#3 Heavy Rain (PS3)
Publisher: Sony – Developer: Quantric Dream
Heavy Rain is daring. It’s inventive. It takes the ideals gamers have grown accustomed to for years and spins them to the game’s advantage. It is an experimental form of storytelling, and it all works so very well. Heavy Rain may have its faults, but it’s easier to overlook them when the results are so often pushing gaming’s boundaries. In an era when the industry is as sequel-riddled as with film, with titles generally fitting nicely into a short list of genres, Heavy Rain is refreshingly and hauntingly something unique.
Sonic 4, Episode 1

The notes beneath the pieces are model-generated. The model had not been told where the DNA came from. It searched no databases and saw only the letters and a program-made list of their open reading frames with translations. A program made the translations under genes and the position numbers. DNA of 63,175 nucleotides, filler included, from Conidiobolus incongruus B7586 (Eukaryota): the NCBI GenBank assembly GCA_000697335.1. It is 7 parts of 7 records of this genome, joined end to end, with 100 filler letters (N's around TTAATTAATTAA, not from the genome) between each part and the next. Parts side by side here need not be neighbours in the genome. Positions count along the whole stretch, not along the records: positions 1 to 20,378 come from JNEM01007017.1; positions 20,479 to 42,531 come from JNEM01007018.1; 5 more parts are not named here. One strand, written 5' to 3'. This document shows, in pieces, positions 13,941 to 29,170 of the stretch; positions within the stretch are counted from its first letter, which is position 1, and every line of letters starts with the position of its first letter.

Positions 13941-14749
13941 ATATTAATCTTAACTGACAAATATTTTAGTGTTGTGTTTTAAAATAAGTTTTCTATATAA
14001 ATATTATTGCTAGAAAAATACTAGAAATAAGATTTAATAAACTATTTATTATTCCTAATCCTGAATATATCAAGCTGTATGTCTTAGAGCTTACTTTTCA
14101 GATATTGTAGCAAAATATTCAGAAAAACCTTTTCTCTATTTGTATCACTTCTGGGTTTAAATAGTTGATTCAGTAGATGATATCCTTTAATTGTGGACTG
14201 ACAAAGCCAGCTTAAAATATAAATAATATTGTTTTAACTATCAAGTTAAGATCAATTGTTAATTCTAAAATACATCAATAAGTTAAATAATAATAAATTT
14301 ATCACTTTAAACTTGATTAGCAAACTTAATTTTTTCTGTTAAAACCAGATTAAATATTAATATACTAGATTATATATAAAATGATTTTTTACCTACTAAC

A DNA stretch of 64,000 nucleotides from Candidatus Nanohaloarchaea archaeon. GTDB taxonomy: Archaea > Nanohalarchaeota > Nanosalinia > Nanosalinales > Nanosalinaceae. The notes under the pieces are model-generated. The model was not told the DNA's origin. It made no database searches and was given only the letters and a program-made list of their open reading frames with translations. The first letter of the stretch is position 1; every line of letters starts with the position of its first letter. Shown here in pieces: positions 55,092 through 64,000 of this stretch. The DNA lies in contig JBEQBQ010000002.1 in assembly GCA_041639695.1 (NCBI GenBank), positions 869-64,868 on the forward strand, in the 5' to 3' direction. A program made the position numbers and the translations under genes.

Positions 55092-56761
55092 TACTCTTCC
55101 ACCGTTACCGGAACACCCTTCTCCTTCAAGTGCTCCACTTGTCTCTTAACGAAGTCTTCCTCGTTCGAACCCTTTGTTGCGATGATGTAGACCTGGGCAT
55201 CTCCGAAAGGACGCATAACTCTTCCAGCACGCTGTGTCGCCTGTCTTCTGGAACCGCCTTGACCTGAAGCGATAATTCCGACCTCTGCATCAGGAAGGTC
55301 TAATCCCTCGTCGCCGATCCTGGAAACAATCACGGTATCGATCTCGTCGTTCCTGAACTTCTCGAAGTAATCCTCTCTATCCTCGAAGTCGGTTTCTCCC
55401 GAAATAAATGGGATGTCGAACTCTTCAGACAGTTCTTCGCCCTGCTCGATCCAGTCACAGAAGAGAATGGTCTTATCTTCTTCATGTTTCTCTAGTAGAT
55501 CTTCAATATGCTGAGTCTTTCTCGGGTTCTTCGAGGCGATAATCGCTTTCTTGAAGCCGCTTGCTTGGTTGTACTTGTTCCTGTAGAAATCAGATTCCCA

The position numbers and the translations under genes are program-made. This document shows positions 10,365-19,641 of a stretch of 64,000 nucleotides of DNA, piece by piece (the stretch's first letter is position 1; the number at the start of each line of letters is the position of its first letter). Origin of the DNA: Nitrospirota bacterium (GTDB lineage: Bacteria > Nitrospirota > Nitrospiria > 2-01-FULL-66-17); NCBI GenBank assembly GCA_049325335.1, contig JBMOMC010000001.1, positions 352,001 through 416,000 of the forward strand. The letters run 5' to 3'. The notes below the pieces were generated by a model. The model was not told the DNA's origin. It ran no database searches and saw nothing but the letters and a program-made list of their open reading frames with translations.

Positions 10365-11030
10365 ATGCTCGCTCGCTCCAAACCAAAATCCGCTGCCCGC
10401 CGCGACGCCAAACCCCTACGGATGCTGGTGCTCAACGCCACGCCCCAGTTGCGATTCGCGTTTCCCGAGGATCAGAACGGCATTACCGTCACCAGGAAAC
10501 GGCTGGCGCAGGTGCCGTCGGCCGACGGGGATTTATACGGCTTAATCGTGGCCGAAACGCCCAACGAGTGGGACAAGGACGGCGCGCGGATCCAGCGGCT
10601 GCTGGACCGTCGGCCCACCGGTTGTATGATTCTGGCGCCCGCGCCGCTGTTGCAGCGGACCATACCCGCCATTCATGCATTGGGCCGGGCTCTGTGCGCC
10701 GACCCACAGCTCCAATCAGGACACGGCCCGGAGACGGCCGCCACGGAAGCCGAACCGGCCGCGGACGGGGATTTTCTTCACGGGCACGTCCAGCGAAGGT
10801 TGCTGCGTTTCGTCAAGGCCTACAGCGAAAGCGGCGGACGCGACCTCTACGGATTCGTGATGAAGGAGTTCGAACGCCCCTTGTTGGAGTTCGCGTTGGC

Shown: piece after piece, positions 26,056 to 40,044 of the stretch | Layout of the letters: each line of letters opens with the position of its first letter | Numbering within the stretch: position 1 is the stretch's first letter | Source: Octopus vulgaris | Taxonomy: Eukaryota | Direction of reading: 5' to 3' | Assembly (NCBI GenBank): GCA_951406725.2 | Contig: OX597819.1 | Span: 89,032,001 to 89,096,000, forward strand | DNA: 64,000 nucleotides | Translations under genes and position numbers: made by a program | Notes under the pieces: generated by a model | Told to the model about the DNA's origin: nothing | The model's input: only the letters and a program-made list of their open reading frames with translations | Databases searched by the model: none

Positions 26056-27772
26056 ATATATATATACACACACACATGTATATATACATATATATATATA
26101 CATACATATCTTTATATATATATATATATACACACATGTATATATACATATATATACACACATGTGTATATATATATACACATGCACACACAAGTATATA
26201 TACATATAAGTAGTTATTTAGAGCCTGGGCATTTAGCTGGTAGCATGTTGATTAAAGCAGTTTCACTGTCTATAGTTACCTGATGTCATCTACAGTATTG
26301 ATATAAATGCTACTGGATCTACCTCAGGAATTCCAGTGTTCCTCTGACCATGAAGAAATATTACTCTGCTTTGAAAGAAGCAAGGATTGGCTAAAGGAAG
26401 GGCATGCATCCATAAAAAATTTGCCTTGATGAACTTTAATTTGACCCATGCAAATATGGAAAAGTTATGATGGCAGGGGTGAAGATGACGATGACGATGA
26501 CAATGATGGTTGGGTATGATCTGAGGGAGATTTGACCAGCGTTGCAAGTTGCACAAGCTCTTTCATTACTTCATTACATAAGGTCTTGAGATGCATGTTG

Maybe it’s not Sega’s fault. The lack of “blast processing” capabilities in this current gen’s systems leaves them at a disadvantage. Actually, nothing can atone for the horror that is Sonic 4, Episode 1. Much like another famous Episode 1, the hype built around Sonic 4 wasn’t even close to living up to the reality gamers were confronted with – our beloved hedgehog grew up. Instead of break-neck speeds and the thrill of throwing caution to the wind, we got a game where Sonic trudged and struggled through what seemed like pudding covered levels. Adding insult to injury, within the same week, an anonymous fan released a remixed version of Sonic 2 that trumped, in only two levels, everything Sega had worked on, and gave a glimpse of the glorious game that could have been. Avoid this as if it were a runaway Macy’s Thanksgiving Day Parade balloon.